If you make places accessible, people will behave more safely, said Hickish. “People will hold a handrail if it’s provided, they will use a lift if they have luggage, rather than going up an escalator, which is an area where accidents [often]happen as people let go of their luggage.
“If you have good quality lighting which works for disabled people, people also feel safer, but you can actually use that lighting to see if someone is thinking about doing something that you wouldn’t want them to do on a station.
“There are lots of things that you do for disabled people that have this wonderful by-product of making places safer.”
But Hickish is reluctant to say whether the 18 stations Network Rail is responsible for will ever become “fully accessible”, partly because many of the buildings were designed in the Victorian era.
“There will always be challenges in trying to do something that will be absolutely as we would wish it to be,” she said, “which is particularly true when we are dealing with historic fabric. But that doesn’t mean we should give up.”
She points to Edinburgh Waverley station as a particularly awkward example, “not least because it is down in a dip in the centre of a city and we are never going to be able to rebuild it because it is listed, and really, really heavily listed. Almost everything in the station is listed.”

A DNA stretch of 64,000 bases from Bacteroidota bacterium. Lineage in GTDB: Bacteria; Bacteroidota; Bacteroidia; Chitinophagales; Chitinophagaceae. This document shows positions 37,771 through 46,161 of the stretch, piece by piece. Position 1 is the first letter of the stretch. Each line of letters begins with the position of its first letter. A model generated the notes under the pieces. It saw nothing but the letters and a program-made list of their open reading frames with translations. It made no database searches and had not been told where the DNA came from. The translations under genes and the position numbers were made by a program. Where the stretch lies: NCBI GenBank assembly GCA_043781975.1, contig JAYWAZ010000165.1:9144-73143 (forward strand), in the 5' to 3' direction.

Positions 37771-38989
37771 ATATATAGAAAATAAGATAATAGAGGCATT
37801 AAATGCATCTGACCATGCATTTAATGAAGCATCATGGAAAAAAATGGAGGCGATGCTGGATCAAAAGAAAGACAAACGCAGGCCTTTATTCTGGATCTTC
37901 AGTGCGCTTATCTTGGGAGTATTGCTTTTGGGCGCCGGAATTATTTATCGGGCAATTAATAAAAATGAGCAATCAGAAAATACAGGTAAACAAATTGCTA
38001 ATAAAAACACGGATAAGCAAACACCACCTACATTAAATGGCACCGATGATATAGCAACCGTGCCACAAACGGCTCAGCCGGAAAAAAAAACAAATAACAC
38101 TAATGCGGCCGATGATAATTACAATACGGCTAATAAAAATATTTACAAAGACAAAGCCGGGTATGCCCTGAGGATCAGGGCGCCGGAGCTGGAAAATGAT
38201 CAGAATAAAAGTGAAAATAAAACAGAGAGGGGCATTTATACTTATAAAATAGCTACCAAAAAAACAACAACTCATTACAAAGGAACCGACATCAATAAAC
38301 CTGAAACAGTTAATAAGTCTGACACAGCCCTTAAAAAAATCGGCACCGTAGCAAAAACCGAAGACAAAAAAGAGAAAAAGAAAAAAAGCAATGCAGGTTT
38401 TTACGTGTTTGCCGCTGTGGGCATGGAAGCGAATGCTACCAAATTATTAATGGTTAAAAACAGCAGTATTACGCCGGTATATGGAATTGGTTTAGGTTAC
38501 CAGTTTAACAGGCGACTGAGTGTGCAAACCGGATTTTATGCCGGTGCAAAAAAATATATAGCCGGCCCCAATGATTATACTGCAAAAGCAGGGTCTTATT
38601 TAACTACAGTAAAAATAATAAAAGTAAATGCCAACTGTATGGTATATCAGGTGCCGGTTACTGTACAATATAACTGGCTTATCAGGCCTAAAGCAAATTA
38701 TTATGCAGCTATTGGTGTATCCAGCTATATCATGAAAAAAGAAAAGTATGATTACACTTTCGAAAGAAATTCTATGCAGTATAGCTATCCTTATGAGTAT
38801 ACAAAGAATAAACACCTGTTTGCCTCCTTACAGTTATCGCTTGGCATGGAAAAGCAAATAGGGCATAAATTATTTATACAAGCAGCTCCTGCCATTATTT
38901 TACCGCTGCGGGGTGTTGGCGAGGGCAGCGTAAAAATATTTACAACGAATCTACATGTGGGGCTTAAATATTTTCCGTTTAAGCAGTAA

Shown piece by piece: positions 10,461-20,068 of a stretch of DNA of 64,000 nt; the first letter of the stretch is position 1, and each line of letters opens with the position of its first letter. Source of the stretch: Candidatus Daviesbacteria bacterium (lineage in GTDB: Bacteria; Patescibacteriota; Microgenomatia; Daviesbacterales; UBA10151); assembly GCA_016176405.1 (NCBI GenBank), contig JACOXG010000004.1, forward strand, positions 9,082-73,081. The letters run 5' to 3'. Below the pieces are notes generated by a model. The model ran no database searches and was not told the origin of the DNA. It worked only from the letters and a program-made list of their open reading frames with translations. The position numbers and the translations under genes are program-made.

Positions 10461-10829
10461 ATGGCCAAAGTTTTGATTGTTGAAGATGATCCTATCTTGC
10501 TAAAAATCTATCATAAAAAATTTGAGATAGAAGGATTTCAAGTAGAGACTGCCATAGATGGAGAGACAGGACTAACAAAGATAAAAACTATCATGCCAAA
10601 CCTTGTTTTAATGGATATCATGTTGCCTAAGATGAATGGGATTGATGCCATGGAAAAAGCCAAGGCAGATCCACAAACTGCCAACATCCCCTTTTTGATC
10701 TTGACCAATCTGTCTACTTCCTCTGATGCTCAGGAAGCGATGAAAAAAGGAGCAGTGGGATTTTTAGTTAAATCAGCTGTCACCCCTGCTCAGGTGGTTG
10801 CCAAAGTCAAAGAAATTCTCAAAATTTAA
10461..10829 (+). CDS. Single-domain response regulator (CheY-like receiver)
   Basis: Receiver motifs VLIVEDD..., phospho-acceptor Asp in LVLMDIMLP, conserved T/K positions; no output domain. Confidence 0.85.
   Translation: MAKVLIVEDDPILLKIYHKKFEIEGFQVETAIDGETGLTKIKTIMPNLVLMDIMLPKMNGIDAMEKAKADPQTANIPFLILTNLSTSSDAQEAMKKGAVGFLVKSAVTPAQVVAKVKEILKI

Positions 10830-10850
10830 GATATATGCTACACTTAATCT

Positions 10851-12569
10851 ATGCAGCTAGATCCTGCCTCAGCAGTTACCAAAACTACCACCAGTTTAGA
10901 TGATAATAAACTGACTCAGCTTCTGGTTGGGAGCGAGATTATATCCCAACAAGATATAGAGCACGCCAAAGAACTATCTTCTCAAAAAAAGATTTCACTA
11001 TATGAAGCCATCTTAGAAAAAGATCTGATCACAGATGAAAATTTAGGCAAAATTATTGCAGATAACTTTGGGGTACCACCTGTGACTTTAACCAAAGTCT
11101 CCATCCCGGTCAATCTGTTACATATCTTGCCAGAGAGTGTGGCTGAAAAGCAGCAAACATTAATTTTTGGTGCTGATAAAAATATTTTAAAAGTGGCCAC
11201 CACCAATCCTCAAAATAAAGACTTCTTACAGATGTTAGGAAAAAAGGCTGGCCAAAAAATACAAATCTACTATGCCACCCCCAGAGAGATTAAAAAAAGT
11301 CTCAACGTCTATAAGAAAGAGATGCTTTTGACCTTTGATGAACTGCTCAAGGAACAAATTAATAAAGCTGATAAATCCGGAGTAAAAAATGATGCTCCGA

She added: “If a station has been built at the top of a hill, we are not going to be able to knock down the hill.
“When you’re having to break into something that is historic fabric, inevitably it takes longer, but it doesn’t mean it is impossible.
“First of all, the important thing is to have the will, and then it’s about capturing people’s imaginations, because once people get engaged in this they start to realise there are more possibilities.”
Funding, she said, is always an issue, and Network Rail is currently planning access improvements for what it calls control period six, the five years from April 2019 to March 2024.